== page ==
Opening its season on Friday evening, the Williams Jazz Ensemble promised “An Evening of Classical Jazz.” What it delivered was no doubt classical in its way – no bill featuring Mingus, Ellington, Basie and Monk could claim otherwise – but just as noteworthy was the eclectic nature of the show. Tossing Latin jazz, boogie-woogie, non-improvisational jazz and vocal performance together with the requisite classical keystone requires deft handling that neither assimilates nor pointilizes the material; the Ensemble and the three worthy smaller opening groups handled the task with relative aplomb.
By the concert’s announced starting time of 8 p.m., a substantial, if unspectacular, crowd had assembled to watch the Michael Alcee Band’s opening set. Pianist Alcee ’99 led his troupe through an especially unique trio of songs, starting with Brazilian music figurehead Hermeto Pascoal’s “Mirando do Valle.” Alcee’s selection was based on a transcription made by Tom McClung when he and Ensemble director Andy Jaffe recorded with Pascoal. Although it’s a lyrical and pretty piece, “Mirando’s” greatest asset is an insistent chug that keeps the music moving forward.
Alcee’s band followed “Mirando do Valle” with the jazz-country fusion of “Cow Cow Boogie” and his own composition, “Though You’re Gone.” The former was a raucous yet musically adept goof, the latter a tender elegy backed with a surprisingly active rhythm section.
The Bill Lindeke Quintet was next to perform. On paper, its set appeared to signal a straight classicism, opting for the two standards: Ellington’s “Sophisticated Lady” and Arlen’s “Paper Moon.” But although the elegant “Lady” was performed in the expected manner, pianist Lindeke ’01 and his group creatively rearranged “Moon” as a calypso tune, allowing the rhythm section a chance to shine.
The final opening act was the cryptically named Fat Cat Sampson Band, led by trombonist Nat Bessey ’00. Bessey’s group bookended its set with two of Jaffe’s compositions: “Goose Chase,” an up-tempo shuffle and “So You Say,” a clever arrangement written in the same 5/4 meter as Brubeck’s “Take Five.” Sandwiched in between was Charles Mingus’ gem “Nostalgia in Times Square,” a loose but bluesy piece that allowed substantial room for improvisation among the band’s players.
The opening acts were uniformly solid. Bessey’s group featured the strongest exhibition of talented players, giving trumpeter Paul Friedberg ’01, tenor saxophonist Eric Getty ’02, Bessey himself and pianist Aaron Weinberg ’99 strong solo opportunities. Even the solid rhythm section of bassist Dan Bissex ’02 and Andrea Mazzariello ’00 got in the improvisational act. Although they’ve only been playing together for one semster, the band members have reached an impressive understanding.
Which is not to understate the proficiency of Alcee and Lindeke’s bands, both of which succeeded thoroughly in presenting diverse and difficult set lists. Both incorporated strong vocal performances by Elizabeth Baker ’00 and Hillary Ley ’01, respectively. And while Alcee got nice turns from flutist Kim-Xuan Nguyen ’99 and saxophonist Graham Wehmeier ’99, Lindeke’s strong playing was augmented by the excellent solos of alto saxophonist Bess Berg ’01.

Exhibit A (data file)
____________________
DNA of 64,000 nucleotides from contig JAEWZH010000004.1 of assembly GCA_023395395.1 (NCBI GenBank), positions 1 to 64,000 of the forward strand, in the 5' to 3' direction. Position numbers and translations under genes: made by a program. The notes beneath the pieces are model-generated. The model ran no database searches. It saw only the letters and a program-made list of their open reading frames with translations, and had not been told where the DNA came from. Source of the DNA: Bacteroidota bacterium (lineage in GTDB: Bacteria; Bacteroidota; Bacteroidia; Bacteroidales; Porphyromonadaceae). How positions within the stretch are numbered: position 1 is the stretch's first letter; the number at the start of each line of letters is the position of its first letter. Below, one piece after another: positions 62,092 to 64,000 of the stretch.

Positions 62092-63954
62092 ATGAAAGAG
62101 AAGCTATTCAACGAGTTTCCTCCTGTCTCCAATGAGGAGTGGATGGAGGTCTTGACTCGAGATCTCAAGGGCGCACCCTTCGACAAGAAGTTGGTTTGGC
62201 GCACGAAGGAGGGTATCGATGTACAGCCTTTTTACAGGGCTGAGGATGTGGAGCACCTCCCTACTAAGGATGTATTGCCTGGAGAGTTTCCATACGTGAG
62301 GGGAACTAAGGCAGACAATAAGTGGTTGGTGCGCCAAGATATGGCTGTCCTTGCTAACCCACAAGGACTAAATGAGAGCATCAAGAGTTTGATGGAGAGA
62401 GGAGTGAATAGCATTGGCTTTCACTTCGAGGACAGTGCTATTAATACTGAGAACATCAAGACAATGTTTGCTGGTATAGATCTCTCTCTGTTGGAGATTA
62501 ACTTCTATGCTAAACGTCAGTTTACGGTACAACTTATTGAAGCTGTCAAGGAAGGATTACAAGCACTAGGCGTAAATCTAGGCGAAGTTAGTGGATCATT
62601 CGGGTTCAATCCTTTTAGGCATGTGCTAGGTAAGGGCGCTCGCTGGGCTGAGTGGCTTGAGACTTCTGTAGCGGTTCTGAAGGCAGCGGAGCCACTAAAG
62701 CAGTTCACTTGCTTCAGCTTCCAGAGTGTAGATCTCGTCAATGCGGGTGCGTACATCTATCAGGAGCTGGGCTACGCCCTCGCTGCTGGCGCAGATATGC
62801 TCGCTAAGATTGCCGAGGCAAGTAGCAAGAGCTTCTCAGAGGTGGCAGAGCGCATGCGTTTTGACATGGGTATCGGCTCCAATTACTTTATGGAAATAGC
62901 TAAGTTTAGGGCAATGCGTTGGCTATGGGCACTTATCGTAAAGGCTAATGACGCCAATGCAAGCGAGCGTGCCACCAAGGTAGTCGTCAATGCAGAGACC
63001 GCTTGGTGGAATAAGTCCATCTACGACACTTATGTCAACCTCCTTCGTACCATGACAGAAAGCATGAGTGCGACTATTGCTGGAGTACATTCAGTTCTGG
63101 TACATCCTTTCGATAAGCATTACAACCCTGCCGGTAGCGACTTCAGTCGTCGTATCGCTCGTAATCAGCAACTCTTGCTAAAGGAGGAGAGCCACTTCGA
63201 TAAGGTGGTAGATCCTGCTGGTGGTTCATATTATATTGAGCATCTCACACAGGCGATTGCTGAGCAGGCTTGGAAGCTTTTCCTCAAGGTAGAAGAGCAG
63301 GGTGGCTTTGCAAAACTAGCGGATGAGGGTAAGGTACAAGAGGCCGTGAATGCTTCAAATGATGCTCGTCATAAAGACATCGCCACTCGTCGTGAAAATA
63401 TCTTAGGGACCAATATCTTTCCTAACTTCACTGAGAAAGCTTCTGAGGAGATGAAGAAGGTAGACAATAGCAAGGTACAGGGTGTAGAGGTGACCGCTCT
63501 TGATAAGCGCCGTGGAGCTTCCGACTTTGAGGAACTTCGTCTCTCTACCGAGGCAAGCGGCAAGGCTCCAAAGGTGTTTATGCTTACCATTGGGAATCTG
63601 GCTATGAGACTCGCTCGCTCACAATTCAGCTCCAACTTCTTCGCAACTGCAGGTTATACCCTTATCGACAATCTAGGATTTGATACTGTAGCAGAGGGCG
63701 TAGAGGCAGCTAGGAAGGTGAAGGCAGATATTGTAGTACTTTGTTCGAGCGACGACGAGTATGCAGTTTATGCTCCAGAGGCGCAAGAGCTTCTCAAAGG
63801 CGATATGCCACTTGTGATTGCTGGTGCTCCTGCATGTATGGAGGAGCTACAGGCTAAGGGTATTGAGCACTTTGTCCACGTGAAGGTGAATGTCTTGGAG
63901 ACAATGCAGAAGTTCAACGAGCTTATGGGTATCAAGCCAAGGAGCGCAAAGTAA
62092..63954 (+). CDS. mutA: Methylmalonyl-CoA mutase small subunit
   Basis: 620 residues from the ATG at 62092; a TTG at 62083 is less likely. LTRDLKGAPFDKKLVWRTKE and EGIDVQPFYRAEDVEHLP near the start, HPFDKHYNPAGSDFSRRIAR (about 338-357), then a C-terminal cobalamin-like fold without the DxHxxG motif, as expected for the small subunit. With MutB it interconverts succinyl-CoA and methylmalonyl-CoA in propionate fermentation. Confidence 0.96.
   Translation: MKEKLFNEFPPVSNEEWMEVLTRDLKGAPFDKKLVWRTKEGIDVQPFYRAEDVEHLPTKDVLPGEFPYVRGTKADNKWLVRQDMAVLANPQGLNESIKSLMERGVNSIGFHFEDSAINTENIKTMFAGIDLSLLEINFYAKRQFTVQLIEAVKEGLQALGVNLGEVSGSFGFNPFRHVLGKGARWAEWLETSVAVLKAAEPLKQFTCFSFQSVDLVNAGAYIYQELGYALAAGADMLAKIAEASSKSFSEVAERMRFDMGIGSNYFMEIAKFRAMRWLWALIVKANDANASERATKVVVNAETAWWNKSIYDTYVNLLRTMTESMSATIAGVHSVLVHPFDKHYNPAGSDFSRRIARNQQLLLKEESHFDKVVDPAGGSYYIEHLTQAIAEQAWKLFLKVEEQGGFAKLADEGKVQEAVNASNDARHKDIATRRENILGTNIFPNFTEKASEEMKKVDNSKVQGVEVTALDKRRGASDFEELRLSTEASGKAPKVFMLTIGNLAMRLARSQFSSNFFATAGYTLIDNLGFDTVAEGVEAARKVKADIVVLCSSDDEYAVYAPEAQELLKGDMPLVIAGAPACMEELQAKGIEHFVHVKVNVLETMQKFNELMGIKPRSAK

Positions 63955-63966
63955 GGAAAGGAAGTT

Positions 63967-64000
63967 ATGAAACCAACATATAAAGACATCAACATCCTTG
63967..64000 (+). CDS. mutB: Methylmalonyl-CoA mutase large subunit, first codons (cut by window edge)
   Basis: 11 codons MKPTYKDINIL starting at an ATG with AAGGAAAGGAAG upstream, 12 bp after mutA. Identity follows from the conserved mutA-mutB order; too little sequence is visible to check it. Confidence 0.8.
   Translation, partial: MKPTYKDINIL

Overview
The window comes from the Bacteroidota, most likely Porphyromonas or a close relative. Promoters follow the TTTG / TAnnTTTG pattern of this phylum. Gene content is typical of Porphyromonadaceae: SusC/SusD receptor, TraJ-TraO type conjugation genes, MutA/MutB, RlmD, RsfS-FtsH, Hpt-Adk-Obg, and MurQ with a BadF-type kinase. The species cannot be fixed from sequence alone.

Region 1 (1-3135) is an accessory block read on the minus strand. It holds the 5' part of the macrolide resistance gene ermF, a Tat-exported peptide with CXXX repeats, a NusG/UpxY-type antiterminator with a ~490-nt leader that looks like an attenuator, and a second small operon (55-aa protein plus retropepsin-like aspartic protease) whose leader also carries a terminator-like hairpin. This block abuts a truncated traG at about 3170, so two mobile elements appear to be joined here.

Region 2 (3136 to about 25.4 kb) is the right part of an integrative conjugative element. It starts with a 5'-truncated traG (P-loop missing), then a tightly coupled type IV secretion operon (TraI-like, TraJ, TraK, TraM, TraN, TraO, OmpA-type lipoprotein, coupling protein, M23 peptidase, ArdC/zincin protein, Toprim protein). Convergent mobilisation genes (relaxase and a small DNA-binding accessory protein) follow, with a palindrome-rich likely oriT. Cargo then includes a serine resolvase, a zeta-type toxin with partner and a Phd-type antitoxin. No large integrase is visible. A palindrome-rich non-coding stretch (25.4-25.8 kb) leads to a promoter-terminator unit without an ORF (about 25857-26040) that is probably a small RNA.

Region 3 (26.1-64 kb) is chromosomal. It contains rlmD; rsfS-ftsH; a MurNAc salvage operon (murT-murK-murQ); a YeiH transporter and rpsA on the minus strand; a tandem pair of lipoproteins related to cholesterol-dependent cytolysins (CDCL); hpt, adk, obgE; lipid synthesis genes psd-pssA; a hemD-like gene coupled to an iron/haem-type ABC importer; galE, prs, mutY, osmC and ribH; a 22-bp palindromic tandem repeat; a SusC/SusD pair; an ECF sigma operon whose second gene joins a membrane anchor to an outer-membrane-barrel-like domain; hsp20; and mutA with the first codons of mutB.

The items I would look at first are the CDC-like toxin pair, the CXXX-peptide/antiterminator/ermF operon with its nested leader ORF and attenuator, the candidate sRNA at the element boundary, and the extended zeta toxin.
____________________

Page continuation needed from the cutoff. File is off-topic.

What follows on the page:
The vast majority of these players perform in the Ensemble as well; many were featured again in the Ensemble’s act. Opening with jazz â€“ and Ensemble â€“ standard Count Basie’s “9:20 Special” and Gil Evans’ arrangement of Charlie Parker’s “Anthropology,” the Ensemble opened its performance with a piece that was explicitly familiar and one with a now-familiar structure.
From that point, though, things took off in a variety of different directions. Ellington’s “Bourbon Street Jingling Jollies” was, despite its bouncy name, a lovely dirge played, surprisingly, by Nguyen on the flute. “Tin Tin Deo” (featuring solos from Getty and trumpeter Jon Othmer ’02) made thematic sense as a composition in the repertoire of Dizzy Gillespie’s influential big band, but its combination of Cuban and swing influences was unique and captivating. Returning to Ellington, the Ensemble, led by Friedrich, played “Concerto for Cootie,” a set piece in that it adapted non-improvisational classical form to the jazz handbook.
The Ensemble then closed the concert with a frenzied trio of compositions. Jaffe’s clever juxtaposition of Berlin’s “Blue Skies” with Monk’s spinoff “In Walked Bud” provided Baker and Ley with an opportunity to play off of each other, and the two vocalists appeared energized by the opposition. J.J. Johnson’s scorching “Say When” featured one of the evening’s most dynamic solos, an inspired turn from Getty. And an unbilled tribute to the late Betty Carter â€“ “Jazz Is,” a highlight of her repertoire â€“ found Baker and Ley onstage once again, whipping up a lot of noise with enthusiastic assistance from the band itself.
It should come as no surprise that the Ensemble’s performance was skillful and precise. Less expected, though, was that the band, which features first-years in many key positions, was so cohesive. In many cases, the group segments were every bit as impressive as the solos.
In celebrating Carter, the Ensemble closed its show on an appropriate note. The audience that stayed throughout was treated to an evening of skillful playing that honored the past by celebrating its diversity and generally having fun with it. And in turning Carter’s eulogy into a raucous rave-up, the Ensemble drove home her message: that jazz can’t yet be retired to the stuffy world of the historical.